Of all the social networks, Pinterest is one of the easiest to use. Its design is simple and straightforward. Pinners arrange images on a grid according to category – fashion, travel, cooking, fitness and more. Pinterest is the ultimate in content hoarding. The image takes center stage and comments, links and descriptions are secondary. What’s unique about Pinterest is that it is interest rather than relationship-based, like Facebook and Twitter.
How do you decide if Pinterest is right for your brand? You have a limited amount of resources to put behind your social media strategy, so before you jump in ask yourself the following questions.
Can you visually represent your brand?
Here’s where you need to think outside the box. If you’re in food or fashion or crafts this is a no brainer as these topics lend themselves perfectly to Pinterest. If you’re in a manufacturing industry or something intangible like insurance or banking, you’ll need to be a bit more creative. To start, think about the lifestyle your product or service can help create, then use images to represent that lifestyle. For example, if you sell insurance you can visually represent the objects most important to people – homes, cars, art etc. You can also use the idea of security and safety to appeal to pinners. Also think about using text on a colorful background as inspirational quotes make great pins.
Is your audience on Pinterest?
Are the people in your current social networks trying out Pinterest? Can you use the simple act of trying it out as a tool to engage around the platform?
Is your website optimized for Pinterest?
If your website is image rich you’ll have no problem; however, if your developer embedded your images into the background you won’t be able to pin them directly from the site. In that case you’ll need to obtain and upload them, then link back. Moving forward, discuss your intentions to use Pinterest in your marketing strategy with your web developer so they can make images pinnable in future updates.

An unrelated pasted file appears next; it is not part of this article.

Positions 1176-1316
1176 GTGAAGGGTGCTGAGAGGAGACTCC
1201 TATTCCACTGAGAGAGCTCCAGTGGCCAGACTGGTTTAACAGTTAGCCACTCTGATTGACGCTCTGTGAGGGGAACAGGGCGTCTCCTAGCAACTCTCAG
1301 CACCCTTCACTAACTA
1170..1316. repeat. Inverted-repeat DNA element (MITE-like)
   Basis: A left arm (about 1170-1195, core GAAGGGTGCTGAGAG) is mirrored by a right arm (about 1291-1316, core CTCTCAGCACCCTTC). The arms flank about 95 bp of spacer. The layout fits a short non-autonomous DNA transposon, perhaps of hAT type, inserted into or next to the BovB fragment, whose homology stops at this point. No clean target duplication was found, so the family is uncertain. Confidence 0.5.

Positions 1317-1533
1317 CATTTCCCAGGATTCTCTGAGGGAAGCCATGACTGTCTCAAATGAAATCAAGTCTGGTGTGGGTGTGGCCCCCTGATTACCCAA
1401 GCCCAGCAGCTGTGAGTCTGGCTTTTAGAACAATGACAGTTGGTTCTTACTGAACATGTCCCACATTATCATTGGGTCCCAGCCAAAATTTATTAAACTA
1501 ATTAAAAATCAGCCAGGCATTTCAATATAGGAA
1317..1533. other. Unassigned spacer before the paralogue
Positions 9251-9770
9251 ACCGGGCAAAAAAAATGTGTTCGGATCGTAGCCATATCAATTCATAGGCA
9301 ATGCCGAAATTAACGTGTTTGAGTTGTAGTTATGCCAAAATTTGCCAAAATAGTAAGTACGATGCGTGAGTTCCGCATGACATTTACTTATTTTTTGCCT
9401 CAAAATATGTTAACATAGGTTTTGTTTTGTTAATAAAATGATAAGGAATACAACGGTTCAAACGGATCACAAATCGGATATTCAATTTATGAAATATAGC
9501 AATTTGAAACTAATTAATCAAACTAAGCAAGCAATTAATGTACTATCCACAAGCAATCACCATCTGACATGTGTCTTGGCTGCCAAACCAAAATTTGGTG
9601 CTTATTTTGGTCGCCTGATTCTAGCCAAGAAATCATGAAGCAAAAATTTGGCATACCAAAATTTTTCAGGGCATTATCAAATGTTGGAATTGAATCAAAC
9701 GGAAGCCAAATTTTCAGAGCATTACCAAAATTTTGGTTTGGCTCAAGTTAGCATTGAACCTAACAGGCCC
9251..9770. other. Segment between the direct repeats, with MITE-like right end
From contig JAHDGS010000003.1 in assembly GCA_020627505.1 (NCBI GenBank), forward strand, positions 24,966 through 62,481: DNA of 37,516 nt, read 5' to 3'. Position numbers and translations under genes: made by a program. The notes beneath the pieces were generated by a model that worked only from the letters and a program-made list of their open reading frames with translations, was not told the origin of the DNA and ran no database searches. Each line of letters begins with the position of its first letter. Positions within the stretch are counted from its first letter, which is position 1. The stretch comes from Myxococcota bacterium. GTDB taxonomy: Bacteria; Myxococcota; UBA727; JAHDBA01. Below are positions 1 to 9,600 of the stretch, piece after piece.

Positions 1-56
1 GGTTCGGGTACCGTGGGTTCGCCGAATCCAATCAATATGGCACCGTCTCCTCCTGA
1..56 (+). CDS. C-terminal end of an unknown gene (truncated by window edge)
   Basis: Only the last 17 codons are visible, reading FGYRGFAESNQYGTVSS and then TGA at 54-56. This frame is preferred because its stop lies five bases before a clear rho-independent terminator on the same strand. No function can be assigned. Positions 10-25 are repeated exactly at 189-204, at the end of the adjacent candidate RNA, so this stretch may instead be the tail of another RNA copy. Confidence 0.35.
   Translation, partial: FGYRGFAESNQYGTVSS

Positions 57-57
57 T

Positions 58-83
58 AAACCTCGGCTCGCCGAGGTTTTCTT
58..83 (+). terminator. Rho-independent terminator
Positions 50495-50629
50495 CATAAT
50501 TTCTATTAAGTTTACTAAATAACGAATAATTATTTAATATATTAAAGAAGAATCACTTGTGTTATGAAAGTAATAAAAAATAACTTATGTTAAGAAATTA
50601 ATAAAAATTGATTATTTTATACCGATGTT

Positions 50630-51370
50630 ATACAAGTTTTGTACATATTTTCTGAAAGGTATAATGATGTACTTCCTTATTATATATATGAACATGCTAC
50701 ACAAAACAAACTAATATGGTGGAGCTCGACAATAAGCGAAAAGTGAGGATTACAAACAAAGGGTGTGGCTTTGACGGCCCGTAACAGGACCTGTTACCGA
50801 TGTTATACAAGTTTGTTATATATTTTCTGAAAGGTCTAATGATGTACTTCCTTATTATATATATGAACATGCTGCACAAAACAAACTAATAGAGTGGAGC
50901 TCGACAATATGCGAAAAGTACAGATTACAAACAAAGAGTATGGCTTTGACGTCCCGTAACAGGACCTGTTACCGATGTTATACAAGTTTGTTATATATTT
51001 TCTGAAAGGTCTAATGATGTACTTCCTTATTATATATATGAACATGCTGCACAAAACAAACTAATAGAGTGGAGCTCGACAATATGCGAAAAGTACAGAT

Can you or someone on staff create or manipulate images?
Original images are the best kind of content for Pinterest. They speak to your brand directly and add value to your stream. So, if you have someone on staff that can create original content for your boards all the better. But even if you don’t you can still be successful by sharing other people’s content within the terms of service and copyright law. There are some important guidelines to follow here, so if you want to learn more about copyright, here’s a blog I wrote recently on how I’m handling copyright on Pinterest. This is by no means a perfect solution and the copyright landscape will change litigation progresses, but it’s a start.
Do you have the resources to put behind a Pinterest strategy?
This is critical. While social media tools for customer engagement are free and have a low barrier to entry, successful implementation and community building takes significant resources. You need the time and the staff to create content and maintain your communities, wherever they are. Many businesses have started Facebook pages, Twitter accounts or YouTube channels and then abandoned them because they don’t see an immediate return. Like any relationship these take time to develop even with an investment of resources. Pinterest, while easy to use, is no different. Plan to invest time and energy to be successful.
Are you adding Pinterest to your strategy? I’d love to see how you’re using the medium to engage – so share your boards here with me! To connect with me on Pinterest visit Pinterest.com/carminemedia. Let’s be PinPals!